Pharyngeal tongue base augmentation for dysphagia therapy: A prospective case series in patients post head and neck cancer treatment

Mistyka S. Schar, Taher I. Omari, Charmaine M. Woods, Lauren R. Footner, Nicholas Marshall, Charles Cock, Alison Thompson, Thi Nguyen, Theodore Athanasiadis, Eng H. Ooi

Research output: Contribution to journalArticlepeer-review

Abstract

Background: Dysphagia post head and neck cancer (HNC) multimodality treatment is attributed to reduced pharyngeal strength. We hypothesized that pharyngeal tongue base augmentation for dysphagia (PAD therapy) would increase pharyngeal pressures during swallowing thereby improving swallow symptoms. Methods: Adults with moderate–severe dysphagia post-HNC treatment had PAD therapy using a temporary filler (hyaluronic acid [HA]), with follow-up long-lasting lipofilling. Swallowing preprocedure and postprocedure was assessed with the Sydney Swallow Questionnaire (SSQ), High-Resolution Pharyngeal Manometry (HRPM), and Videofluoroscopic Swallowing Study (VFSS). Statistical comparison utilized paired tests. Results: Six participants (all male; median age 64 years [IQR 56, 71]) underwent PAD therapy at a median of 47 [IQR 8, 95] months post-treatment. SSQ scores reduced from baseline (mean 1069 [95%CI 703, 1434]) to post-HA (mean 579 [76, 1081], p > 0.05), and post-lipofilling (491 [95%CI 913, 789], p = 0.003, n = 4). Individual participants demonstrated reduced Swallow Risk Index, Bolus Presence Time, and increased Upper Esophageal Sphincter opening, but mesopharyngeal contractile pressures were unchanged. VFSS measures of aspiration, residue, and severity were unchanged. Conclusions: Novel PAD therapy is safe and improves dysphagia symptoms. Biomechanical swallowing changes are suggestive of more efficacious bolus propulsion with conservative filler volume, but this was unable to resolve residue or aspiration measures.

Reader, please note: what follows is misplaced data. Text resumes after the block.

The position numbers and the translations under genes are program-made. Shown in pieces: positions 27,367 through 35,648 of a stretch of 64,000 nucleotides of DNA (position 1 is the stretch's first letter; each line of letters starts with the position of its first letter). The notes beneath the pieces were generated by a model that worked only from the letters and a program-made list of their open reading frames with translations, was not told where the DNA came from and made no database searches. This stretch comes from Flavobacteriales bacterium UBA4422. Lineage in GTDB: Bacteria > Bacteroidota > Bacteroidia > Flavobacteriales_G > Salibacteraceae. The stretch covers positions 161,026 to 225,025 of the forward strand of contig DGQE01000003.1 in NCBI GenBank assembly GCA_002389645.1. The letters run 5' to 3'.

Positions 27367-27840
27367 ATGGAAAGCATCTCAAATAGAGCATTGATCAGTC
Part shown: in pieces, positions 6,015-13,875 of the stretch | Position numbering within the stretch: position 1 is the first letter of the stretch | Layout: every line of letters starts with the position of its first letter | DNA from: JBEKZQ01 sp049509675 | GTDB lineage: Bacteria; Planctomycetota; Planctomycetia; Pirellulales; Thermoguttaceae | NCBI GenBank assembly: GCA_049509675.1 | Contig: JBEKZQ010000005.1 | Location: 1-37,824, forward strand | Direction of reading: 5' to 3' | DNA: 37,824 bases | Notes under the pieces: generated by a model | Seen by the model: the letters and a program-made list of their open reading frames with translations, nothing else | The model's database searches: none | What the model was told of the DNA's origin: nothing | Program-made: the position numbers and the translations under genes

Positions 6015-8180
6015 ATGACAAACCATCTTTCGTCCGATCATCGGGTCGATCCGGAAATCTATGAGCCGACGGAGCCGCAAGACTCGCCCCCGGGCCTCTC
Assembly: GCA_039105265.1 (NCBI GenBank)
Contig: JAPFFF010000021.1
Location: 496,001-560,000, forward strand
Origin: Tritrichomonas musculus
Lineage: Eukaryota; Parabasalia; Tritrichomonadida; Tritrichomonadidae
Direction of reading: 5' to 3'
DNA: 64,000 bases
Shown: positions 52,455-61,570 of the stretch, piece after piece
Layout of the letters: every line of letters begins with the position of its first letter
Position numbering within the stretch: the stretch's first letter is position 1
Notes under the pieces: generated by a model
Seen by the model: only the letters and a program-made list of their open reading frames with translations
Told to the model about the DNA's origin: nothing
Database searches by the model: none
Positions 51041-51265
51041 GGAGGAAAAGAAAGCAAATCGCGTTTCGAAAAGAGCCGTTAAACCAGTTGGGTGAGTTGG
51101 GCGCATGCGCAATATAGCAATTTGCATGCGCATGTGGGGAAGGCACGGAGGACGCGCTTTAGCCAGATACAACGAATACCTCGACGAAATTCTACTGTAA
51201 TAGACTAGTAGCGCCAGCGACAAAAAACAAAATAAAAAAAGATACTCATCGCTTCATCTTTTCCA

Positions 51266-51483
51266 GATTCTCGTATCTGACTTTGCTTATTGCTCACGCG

Original languageEnglish
Number of pages14
JournalHead and Neck
Early online date4 Jun 2022
DOIs
Publication statusE-pub ahead of print - 4 Jun 2022

Keywords

  • deglutition disorders
  • head and neck cancer
  • manometry
  • patient-reported outcome measures

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